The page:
Insight News

Feb 14th

From Candidate to Elected Official: How Does a Person Get to the Ballot and Elected to Office?

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keeshaFiling deadlines have passed, endorsement conventions are complete and we are getting ready for the statewide primary election on Tuesday, Aug, 10.   In this week’s column I will address the following questions:  How did the candidates get on the ballot?  What is the party nomination and how is that different from party endorsement? 

Minnesota has three major political parties, the Democratic-Farmer-Labor Party (DFL) , the Republican Party (GOP), and the Independence Party (I).  Minnesota has one minor party, the Green Party.  All remaining political parties are, in fact, political committees. 

How a candidate gains access to the election process is determined by their party status if seeking a partisan office.  Partisan offices include US Representative, US Senate, State Senator, State Representative and Governor.  Attorney General, State Auditor and Secretary of State are non-partisan offices, but many candidates seek the endorsement of a major or minor political party.   School boards, city council, county commissioner, county sheriff are all non-partisan office, but candidates for these office often seek party endorsement as well.

For partisan offices, a candidate for a major party must receive the party nomination in August at the primary in order to proceed to the general election on November 2, 2010.  Candidates running for partisan office who are independent, or a member of a minor party and do not have a party nomination during the primary election, have a different process. 

Independent and minor party candidates for partisan office are nominated by submitting a petition when filing for office. While major party candidates must first win in a state primary before their names are placed on general election ballots, the names of independent and minor party candidates are placed directly on the general election ballot upon filing their petitions.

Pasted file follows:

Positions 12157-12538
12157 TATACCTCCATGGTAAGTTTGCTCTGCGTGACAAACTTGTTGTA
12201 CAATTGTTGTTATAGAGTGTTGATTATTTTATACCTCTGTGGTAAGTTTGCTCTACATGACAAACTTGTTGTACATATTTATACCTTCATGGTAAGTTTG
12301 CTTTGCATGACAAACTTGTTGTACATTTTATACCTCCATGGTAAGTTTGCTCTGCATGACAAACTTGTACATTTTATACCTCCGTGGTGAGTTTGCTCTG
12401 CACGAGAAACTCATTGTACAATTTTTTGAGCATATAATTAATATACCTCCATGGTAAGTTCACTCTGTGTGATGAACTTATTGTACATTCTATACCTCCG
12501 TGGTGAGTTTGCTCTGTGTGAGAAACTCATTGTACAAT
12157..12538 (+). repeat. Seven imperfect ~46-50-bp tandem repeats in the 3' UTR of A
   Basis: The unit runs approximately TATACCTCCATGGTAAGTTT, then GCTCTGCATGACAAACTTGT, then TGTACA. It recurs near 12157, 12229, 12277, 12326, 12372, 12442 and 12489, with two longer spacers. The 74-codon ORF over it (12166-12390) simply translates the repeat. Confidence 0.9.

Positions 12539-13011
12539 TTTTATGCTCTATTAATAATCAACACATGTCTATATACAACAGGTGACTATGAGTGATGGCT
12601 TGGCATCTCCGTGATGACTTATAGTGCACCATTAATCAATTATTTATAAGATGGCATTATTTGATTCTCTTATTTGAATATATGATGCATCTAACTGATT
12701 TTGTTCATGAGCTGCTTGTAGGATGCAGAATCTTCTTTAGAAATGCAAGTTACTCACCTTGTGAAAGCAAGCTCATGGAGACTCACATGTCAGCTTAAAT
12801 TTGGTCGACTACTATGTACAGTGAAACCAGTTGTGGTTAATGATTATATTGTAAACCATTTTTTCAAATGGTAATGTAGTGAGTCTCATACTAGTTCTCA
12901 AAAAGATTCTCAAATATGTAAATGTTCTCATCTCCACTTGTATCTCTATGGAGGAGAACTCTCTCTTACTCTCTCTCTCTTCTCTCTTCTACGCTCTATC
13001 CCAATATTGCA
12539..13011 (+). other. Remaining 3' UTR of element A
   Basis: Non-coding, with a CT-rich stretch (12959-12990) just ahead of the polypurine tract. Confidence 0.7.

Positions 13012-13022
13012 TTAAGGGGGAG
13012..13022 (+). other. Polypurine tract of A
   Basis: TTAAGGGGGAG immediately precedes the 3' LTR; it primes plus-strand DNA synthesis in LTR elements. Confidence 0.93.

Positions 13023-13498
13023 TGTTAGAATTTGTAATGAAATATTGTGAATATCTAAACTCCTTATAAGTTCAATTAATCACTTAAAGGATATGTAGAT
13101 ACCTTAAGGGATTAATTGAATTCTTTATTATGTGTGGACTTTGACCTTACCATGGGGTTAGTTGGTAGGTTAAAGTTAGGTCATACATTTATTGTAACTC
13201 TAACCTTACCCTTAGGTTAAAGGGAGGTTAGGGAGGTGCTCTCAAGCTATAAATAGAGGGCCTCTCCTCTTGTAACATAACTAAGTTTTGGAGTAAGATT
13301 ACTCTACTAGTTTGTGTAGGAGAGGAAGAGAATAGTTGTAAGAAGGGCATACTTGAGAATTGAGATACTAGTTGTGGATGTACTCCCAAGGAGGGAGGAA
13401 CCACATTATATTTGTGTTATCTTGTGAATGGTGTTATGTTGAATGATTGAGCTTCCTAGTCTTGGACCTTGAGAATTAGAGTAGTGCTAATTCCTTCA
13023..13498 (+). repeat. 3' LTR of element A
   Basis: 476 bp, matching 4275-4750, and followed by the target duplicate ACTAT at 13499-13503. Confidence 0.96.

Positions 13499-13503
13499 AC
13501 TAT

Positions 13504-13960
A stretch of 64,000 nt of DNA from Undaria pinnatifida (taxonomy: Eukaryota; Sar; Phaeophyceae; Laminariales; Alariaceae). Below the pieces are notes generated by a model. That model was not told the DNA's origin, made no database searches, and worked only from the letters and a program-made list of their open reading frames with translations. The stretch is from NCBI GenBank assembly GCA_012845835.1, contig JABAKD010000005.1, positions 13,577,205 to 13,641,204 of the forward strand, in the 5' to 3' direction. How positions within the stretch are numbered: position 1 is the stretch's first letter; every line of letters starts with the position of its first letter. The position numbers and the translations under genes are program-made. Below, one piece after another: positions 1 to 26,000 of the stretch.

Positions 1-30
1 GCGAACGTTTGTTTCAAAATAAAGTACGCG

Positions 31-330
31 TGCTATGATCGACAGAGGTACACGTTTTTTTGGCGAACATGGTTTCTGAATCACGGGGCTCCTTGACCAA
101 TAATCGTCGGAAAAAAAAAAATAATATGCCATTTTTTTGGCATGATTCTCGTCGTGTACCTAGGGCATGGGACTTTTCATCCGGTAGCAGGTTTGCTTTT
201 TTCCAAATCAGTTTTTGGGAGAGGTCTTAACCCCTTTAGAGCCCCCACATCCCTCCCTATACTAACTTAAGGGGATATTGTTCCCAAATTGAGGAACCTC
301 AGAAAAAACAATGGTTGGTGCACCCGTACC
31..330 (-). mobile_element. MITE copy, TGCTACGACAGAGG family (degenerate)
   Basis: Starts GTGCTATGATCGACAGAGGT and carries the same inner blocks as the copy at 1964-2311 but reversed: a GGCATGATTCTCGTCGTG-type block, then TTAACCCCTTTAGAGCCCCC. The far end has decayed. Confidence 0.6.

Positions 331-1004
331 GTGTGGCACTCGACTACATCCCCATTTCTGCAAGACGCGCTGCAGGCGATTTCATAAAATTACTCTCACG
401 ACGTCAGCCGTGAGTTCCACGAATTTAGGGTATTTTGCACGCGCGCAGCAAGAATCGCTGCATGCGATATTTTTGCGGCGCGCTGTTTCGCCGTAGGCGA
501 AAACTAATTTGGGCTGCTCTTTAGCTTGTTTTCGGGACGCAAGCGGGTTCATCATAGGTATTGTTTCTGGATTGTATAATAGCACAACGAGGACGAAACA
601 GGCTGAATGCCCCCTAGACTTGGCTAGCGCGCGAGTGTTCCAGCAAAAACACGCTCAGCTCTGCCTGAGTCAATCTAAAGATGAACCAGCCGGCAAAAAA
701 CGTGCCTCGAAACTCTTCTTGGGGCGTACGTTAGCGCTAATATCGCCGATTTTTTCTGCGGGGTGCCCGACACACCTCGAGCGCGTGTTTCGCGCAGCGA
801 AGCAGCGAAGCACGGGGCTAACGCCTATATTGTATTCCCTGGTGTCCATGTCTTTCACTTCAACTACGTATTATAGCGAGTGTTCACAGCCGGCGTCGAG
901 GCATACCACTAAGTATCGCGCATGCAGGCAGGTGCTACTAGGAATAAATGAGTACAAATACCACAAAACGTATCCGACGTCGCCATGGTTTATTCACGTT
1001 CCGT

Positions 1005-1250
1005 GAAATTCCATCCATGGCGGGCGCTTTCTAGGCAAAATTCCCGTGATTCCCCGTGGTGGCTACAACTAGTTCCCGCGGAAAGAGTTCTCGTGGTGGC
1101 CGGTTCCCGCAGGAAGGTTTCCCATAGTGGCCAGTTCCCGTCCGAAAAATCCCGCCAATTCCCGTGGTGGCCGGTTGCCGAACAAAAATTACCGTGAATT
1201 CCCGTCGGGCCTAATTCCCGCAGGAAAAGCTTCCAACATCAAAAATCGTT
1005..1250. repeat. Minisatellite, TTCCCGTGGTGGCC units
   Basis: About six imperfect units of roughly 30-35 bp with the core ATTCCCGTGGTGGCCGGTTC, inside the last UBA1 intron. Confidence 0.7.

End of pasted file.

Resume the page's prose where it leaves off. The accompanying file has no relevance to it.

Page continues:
What is the difference between party endorsement and party nomination?  A party endorsement is the process by which party activists select their favorite candidates to inform the general electorate what candidate they prefer.  With that endorsement, candidates for partisan office seek the party nomination where they must win the primary election.  Candidates for non-partisan office often seek party endorsement to show that they reflect the values of the party platform for a given political party. 

In the primary, candidates for non-partisan office must achieve the requisite number of votes in order to proceed to the general election.  For non-partisan offices no more than twice the number of candidates for a single seat may proceed to the general election.  For example, if a candidate is seeking a nonpartisan seat on a local school board race and there are three open seats for the school board – only the six candidates who receive the highest number of votes may proceed to the general election. 

While the party endorsement is a competitive process, it is the primary, not the endorsement, that determines which candidates proceed to the general election.  Moreover, it is only party activists that participate in the endorsement, but every citizen eligible to vote may participate in the primary election to determine the party nominee.  For example in the 2010 election for Minnesota governor, only Rep. Tom Emmer is seeking the Republican Party nomination for governor and therefore does not have to run for the party nomination in the August 10 primary election.  By contrast, Speaker Margaret Anderson Kelliher received the Democratic-Farmer-Labor Party endorsement, but there are a number of other candidates seeking the DFL nomination and therefore Speaker Margaret Anderson Kelliher must compete in the August 10 primary election for the DFL nomination. 

To find out who will appear on your ballot you can go to the Minnesota Secretary of State website ( Alternately, you can go to the League of Women Voters Minnesota Voter Guide (, which will not only inform you about who is running for office but will also provide candidate answers to nonpartisan questions to help you decide who to vote for in August and again in November.  

Get involved.  The primary election determines who will appear on your ballot in November.  If you have a favorite candidate who has a primary election, you must turn out and vote on August 10 to try to ensure that she or he can compete for office on November 2, 2010.  

Keesha Gaskins is the Executive Director for the League of Women Voters Minnesota and the League of Women Voters Education Fund. Gaskins holds a law degree from Northeastern University School of Law, and served as a law clerk for both the Minnesota Supreme Court and the Supreme Judicial Court for the Commonwealth of Massachusetts. Keesha graduated with honors from St. Cloud State University with a dual major in Political Science and Criminal Justice in 1996. She is a frequent lecturer on issues related to redistricting, election law, history of women in American politics, Minnesota’s electoral system and democratic reform. For more information, visit


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